There are tons of people (including me) who would be willing to pay a monthly fee to be able to stream whatever I want whenever I want. Not only would that be cheaper and less complicated than all this tracking and suing, it also creates a new revenue stream.

By anon318264 — On Feb 06, 2013

In response to the post by Iluviaporos, the same goes for independent musicians. When a musician puts out a self funded, self released, professional recording, everything needed to get it to the point of release comes out of that musician's pocket. That musician is not getting paid up front. Instead, that musician is paying everyone else involved in making that record.

Selling that product is essential to being able to keep creating music, yet many people feel no remorse for illegally downloading music. Musicians and artists have bills to pay just like everyone else. I'm pretty sure that the people stealing music wouldn't be too pleased if they went to work day after day but never got a paycheck for it. Creative professionals deserve to be able to make a living too.

By anon264981 — On Apr 30, 2012

Executing people who use piracy sites isn't the way to go. Now locating and bankrupting the actual owners of piracy sites and such should be the ones to blame. Money is the only thing being altered due to piracy so the death penalty shouldn't be applied. Large sums of repayment though should and immediate shutdown of links/sites affiliated with them.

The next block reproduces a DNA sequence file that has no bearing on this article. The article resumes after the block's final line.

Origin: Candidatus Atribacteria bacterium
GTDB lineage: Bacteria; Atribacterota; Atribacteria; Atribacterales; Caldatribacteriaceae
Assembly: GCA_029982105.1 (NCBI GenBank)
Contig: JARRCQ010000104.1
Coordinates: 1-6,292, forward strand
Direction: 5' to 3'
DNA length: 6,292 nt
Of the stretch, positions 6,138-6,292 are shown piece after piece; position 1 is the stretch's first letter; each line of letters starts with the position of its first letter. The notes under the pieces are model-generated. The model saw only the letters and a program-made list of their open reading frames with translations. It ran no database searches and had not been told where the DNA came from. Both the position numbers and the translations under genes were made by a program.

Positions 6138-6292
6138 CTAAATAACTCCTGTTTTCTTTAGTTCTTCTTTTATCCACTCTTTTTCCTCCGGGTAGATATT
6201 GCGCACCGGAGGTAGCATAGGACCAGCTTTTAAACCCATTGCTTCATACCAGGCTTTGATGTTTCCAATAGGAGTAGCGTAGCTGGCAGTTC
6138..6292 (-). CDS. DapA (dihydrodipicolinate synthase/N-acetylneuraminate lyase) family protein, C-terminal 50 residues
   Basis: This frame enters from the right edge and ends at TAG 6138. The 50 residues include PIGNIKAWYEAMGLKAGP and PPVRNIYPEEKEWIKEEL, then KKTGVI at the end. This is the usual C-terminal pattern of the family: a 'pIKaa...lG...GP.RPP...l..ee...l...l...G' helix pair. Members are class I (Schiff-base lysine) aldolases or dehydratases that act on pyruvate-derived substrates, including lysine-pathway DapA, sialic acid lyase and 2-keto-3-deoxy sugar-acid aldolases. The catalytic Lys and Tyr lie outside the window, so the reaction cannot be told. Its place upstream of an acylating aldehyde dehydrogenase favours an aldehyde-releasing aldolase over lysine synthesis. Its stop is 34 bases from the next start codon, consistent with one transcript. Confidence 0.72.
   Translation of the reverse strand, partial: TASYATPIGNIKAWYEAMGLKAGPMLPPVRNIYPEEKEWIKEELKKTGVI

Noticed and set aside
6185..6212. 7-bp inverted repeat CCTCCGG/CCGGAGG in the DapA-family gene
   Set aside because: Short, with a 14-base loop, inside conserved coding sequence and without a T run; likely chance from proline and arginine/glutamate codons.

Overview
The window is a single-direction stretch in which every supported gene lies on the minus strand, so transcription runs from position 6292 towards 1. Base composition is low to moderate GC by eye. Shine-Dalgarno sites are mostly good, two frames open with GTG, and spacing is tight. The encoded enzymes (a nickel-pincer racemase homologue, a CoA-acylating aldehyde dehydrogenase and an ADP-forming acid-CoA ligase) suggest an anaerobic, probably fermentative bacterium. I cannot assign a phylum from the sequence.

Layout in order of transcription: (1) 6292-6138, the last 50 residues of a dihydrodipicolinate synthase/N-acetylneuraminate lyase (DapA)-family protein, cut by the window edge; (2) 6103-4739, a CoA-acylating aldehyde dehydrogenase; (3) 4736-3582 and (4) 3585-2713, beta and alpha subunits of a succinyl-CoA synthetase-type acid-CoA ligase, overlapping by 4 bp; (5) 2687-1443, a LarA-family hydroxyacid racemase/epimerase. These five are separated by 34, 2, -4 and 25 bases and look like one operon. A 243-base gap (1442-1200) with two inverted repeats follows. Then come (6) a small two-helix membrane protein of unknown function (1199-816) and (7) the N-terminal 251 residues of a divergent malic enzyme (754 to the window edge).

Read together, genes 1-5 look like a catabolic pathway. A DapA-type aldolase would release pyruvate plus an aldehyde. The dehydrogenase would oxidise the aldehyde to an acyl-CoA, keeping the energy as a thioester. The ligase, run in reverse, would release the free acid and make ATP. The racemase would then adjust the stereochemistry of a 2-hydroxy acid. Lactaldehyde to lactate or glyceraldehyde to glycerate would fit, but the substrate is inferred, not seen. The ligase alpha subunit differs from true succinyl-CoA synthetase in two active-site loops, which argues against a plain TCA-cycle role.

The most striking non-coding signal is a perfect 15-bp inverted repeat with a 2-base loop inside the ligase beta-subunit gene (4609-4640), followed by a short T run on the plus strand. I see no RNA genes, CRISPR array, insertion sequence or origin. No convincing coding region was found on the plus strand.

By anon257528 — On Mar 27, 2012

Automatic death penalty, with no free pass for being underage, because it's for the war on terror, so zero tolerance.

And not just for downloads but everybody who didn't report it. Also cops have to do surprise checks of all the computers in America and root it out.

By lluviaporos — On Jun 10, 2011

One of the forms of modern day piracy that I consider the absolute worst is the piracy of books.

Most authors are just scraping by, or are actually working another job while they write. And E-books are usually only $3-5. But people will still illegally download copies.

With films and video games, most of the people involved have already been paid regardless of whether the game is a hit. Buying it means they will get to make more games, so it makes sense to buy anyway.

But, with books it directly effects a real person if you illegally download the manuscript.

By pleonasm — On Jun 08, 2011

There are some hilarious anti-piracy measures that have been put into video games. In some of them the character slowly stops being effective, or all your ammo disappears, or your bases blow up.

In a couple you get quite far into the game and it suddenly dumps you back at the start, and wipes any saves you might have made. That's cruel as you might have spent hours getting to that point.

But I like that kind of subtlety that can lead to people just giving up and forking out the money they should have in the first place.

Dana Hinders
Dana Hinders
With a B.A. in Journalism and Mass Communication from the University of Iowa, Dana Hinders brings a strong foundation to...